Amendment following question correction
Two informative things in the MAX1771 spec: -
If you know the inductance (150uH) and you know the maximum on time (12us) and you know the minimum switch off time (2.8us) you can take a stab at calculating how much power you can transfer.
In 20usec, how much energy can you put into the inductor? In 20us + 2.8us you can assume that energy may be transferred pretty much totally (near, better than 90% I'd say). The cycle repeats every 22.8us i.e. 43,860 times a second.
What are the joules per second - this can be calculated now.
OK in 20us the inductor current will rise to V dt/L because V= L di/dt. Plug the numbers in and I get I to be 12V x 20us / 150uH = 1.6A.
What is the energy? It's 0.5 x L x I^2 = 192uJ. But this happens 43,860 times a second therefore the power is 8.42W.
Your circuit cannot deliver a power greater than 8.42W and if I took losses and only 90% energy transfer it looks more like 7.5W.
You want 300V across 9kohm and that is an output power of 10W - you don't just want an inductor that doesn't saturate you want a lower value inductor. Why? A lower value inductor will attain a higher current and it's current squared that gives you the energy to push to the output.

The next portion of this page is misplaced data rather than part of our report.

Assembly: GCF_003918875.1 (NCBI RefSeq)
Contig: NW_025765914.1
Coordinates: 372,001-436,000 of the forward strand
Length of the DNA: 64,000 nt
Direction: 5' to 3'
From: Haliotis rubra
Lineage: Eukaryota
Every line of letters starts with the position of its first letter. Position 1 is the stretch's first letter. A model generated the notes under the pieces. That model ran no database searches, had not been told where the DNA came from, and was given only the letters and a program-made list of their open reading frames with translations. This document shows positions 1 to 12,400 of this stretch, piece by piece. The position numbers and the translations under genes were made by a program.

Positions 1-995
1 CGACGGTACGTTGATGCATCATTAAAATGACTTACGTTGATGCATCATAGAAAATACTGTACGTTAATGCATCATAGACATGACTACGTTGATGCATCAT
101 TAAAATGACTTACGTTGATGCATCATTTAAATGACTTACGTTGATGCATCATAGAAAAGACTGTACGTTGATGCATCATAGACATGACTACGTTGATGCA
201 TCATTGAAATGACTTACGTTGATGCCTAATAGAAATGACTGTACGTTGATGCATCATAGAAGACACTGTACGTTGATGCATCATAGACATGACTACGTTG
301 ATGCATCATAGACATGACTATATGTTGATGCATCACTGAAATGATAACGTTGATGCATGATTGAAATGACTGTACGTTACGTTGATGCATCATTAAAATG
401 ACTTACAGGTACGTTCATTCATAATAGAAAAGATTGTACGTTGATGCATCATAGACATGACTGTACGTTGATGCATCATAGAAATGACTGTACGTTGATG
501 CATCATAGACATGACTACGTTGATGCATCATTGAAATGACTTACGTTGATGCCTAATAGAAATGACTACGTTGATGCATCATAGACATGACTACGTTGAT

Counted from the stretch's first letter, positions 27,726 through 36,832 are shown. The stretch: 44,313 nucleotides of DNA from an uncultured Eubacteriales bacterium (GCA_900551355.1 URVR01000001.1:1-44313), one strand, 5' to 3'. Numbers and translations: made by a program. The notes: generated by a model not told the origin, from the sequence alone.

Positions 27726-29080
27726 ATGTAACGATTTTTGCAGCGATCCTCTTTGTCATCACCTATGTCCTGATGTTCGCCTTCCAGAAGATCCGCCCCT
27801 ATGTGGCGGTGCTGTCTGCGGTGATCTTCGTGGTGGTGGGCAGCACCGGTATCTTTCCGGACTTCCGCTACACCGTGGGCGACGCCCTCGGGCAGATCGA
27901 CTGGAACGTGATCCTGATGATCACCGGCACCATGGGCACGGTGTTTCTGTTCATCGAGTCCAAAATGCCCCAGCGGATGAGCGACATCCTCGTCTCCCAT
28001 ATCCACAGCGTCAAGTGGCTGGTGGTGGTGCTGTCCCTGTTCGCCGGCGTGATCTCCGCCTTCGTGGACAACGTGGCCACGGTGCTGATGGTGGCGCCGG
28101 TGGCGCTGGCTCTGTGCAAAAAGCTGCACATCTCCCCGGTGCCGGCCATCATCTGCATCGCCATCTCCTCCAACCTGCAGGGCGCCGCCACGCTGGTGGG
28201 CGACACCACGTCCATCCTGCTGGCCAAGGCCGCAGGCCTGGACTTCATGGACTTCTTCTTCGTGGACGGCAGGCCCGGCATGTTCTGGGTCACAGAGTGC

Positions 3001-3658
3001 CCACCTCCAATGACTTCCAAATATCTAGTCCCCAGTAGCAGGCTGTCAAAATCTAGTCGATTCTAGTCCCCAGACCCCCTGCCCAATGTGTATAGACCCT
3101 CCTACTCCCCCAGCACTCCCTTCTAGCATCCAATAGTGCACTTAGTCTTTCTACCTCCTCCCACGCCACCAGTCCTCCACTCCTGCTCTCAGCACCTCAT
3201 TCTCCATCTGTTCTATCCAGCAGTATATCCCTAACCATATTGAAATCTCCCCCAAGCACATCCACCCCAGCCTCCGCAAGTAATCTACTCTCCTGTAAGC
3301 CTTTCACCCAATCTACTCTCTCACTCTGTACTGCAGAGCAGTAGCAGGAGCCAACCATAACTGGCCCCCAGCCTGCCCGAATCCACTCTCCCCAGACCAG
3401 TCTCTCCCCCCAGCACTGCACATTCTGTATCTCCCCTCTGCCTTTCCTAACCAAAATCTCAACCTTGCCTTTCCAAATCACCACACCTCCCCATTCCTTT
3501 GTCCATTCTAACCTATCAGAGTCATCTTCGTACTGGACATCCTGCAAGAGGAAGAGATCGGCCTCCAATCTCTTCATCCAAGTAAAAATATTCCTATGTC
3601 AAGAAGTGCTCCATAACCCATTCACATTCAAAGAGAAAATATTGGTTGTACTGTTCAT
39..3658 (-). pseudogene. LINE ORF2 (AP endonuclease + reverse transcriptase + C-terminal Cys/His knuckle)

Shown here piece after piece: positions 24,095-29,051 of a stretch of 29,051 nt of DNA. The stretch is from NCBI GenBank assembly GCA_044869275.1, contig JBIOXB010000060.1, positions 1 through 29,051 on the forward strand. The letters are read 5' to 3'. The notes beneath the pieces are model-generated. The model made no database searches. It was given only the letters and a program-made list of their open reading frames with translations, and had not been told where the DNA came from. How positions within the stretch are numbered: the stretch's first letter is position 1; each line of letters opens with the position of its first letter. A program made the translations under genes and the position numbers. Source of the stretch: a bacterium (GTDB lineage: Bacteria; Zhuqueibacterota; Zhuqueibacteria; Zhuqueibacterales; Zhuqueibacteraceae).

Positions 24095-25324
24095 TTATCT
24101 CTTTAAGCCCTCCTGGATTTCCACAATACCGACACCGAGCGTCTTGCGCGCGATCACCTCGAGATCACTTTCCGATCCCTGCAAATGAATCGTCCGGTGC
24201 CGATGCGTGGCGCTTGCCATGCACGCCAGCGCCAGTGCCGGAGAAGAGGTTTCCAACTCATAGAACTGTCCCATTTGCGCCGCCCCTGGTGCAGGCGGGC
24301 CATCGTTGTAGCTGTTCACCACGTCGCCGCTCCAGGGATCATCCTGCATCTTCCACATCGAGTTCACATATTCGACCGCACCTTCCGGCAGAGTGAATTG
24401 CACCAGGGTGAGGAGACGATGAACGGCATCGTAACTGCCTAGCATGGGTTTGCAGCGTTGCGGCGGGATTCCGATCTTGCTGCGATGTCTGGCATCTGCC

100uH - current peaks at 2.4A and energy in one cycle is 288uJ. Power is therefore up to 12.6W.
This would be my recommendation - try 100uH and if it's still a little bit light on power (due to inefficiences) try a better FET with less-than the present 0.7ohm on resistance. Bear in mind it's really tricky to estimate how much energy stored in the inductor can be thrown across to the output so the inductor may indeed have to be lower that 100uH and I feel you are starting push the chip to its limitations and you may need to reconsider a chip upgrade.
Two inductors in series would still saturate at 10A and also you'd have twice the inductance. Two inductors in parallel would share the current reasonably well but now the net inductance has halved because they are in parallel.
This would mean you choose inductors that are twice the inductance and this has a net benefit because, for a given ferrite size/mass, getting twice the inductance only needs 1.414 (sq root of 2) times the number of turns and flux saturation is driven by amperes x turns.
So you started with 1 x 10uH inductor saturating at 10A and you end up with two parallel inductors of 14.14uH each saturating at 7.07A but because they are in parallel the net saturation current is 14.14 amps.
Small print: Assumes that the two inductors are well-matched i.e. reasonably share the load current and that they don't leak enough flux to each other to make calculations more complicated.